Giant data center nears opening in Boise; 2 more coming soon

Construction of a second, smaller facility has started, and plans for a third have been announced.

zkyle@idahostatesman.comMay 29, 2014 

DataSite Boise Raised Floor.JPG

Five generators will ensure backup power to the DataSite Boise floor, which the company hopes to fill with tenants’ server racks.

PROVIDED BY DATASITE

San Diego-based DataSite is preparing to open its 60,000-square-foot data center Sunday in a former Hewlett-Packard center in Boise.

The center will be the largest in the Treasure Valley and will claim the area's highest rating for data accessibility and power redundancy. DataSite has signed an anchor tenant: SEN Technologies, a Boise information-technology services provider.

Data centers provide temperature-controlled space for racks of servers that hold backup data and provide streaming and cloud services, plus other data uses that require redundant power supplies and secure, high-capacity Internet connections. Some offer information technology services and can function as the IT department for companies. The data-center industry has grown with the rise of the big-data era.

Read more about how the big-data industry is warming to Boise

DataSite calls itself a "wholesale" service that targets larger clients, many of whom are IT specialists themselves. Owner Jeff Burges said he expects other large data centers to follow him here to take advantage of the Valley's cheap electricity and low risk of natural disasters.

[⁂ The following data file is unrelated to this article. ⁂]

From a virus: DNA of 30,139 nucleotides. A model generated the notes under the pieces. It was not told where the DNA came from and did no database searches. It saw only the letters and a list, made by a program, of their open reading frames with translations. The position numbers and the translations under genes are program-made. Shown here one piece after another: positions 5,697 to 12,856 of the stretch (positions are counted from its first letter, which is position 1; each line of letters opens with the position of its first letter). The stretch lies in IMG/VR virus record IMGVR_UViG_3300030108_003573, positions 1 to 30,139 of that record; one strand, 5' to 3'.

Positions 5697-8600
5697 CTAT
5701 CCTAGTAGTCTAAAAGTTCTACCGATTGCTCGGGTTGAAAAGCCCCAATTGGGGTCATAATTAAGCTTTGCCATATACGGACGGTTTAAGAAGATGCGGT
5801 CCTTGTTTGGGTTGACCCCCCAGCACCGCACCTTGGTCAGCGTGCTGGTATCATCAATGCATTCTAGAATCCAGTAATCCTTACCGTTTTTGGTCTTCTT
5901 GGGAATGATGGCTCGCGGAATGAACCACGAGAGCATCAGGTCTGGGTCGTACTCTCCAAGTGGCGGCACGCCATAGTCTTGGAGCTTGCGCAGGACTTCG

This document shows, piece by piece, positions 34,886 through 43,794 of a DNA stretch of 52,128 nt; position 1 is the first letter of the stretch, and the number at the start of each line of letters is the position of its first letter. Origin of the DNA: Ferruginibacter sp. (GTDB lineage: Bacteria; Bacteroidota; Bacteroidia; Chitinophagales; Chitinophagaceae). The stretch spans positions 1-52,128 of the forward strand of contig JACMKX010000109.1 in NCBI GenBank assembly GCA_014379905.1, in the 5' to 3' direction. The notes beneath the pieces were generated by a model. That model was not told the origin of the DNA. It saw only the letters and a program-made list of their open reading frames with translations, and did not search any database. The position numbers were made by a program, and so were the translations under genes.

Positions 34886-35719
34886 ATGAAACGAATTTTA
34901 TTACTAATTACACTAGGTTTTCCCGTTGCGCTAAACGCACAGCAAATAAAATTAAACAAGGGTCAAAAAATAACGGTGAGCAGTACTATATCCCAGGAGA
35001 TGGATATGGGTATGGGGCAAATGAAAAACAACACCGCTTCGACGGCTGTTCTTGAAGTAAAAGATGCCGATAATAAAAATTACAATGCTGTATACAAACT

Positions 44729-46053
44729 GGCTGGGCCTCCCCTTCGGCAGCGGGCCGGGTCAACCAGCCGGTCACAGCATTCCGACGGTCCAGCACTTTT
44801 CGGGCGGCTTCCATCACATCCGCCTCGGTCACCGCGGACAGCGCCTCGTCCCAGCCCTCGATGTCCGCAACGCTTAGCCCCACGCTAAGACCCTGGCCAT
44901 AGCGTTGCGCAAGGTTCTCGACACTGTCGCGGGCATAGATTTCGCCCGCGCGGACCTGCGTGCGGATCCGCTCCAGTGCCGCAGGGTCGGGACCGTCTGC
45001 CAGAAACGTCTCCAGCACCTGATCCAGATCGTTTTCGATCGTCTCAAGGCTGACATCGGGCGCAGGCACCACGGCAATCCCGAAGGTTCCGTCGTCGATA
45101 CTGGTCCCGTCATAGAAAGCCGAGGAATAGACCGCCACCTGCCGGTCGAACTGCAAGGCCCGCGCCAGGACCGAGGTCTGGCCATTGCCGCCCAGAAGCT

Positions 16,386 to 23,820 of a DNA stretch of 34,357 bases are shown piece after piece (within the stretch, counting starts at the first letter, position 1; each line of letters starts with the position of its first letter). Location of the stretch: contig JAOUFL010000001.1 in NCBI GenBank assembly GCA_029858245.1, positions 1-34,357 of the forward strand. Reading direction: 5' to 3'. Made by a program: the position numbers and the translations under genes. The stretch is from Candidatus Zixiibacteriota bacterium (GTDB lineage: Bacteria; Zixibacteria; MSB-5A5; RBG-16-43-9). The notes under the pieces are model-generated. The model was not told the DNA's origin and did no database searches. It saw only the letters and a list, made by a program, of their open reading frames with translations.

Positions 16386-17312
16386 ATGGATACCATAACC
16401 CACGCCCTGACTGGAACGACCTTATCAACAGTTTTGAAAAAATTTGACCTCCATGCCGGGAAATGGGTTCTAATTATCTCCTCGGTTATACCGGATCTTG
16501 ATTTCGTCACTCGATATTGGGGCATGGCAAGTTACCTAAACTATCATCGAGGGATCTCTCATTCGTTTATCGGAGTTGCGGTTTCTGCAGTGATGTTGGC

"More wholesale players will probably follow us here because of that value proposition," Burges said.

Meanwhile, two smaller data centers already in Boise, Involta and Fiberpipe Data Centers, are planning second locations far larger than their current ones.

Involta broke ground April 17 on a $10.5-million, 34,000-square-foot building near the intersection of West Victory Road and South Maple Grove Road.

Fiberpipe is in the permitting process for what it says will be a 70,000-square-foot center near the corner of West Emerald and West Mitchell streets. The company has said it plans to break ground in early June.

Data centers are rated on how many sources of electricity flow into the building from different loops on the grid to provide redundancy, as well as how many backup generators are on-site as a fail-safe. Burges said DataSite Boise's standard offering will be Tier 3, though the company also has on-site infrastructure for Tier 2 and Tier 4, the highest possible rating. Involta and Fiberpipe says their new centers will be rated as Tier 3.

Involta's current center is rated at Tier 1 and Fiberpipe's Tier 2.

While DataSite's center on Bethel Court near West Franklin Road will be the largest in the Valley, it will be the smallest of the company's eight centers around the country.

Reed Disney, vice president and general manager of the Involta data centers in Boise and Tucson, Ariz., said the Cedar Rapids, Iowa, company has strategically expanded to "non-NFL cities" that lacked large data centers. He said Involta decided to expand in Boise despite knowing DataSite was coming to town. Involta has signed St. Luke's Health System as an anchor tenant for its Boise center. Once both Involta centers are operational, the company expects to employ about 30 people earning an average of $65,000 a year.

Fiberpipe has not announced an anchor tenant. CEO and President Ken Birch did not return a call for comment.


View Boise's new and proposed data centers in a larger map

Zach Kyle: 377-6464,Twitter: @IDS_zachkyle

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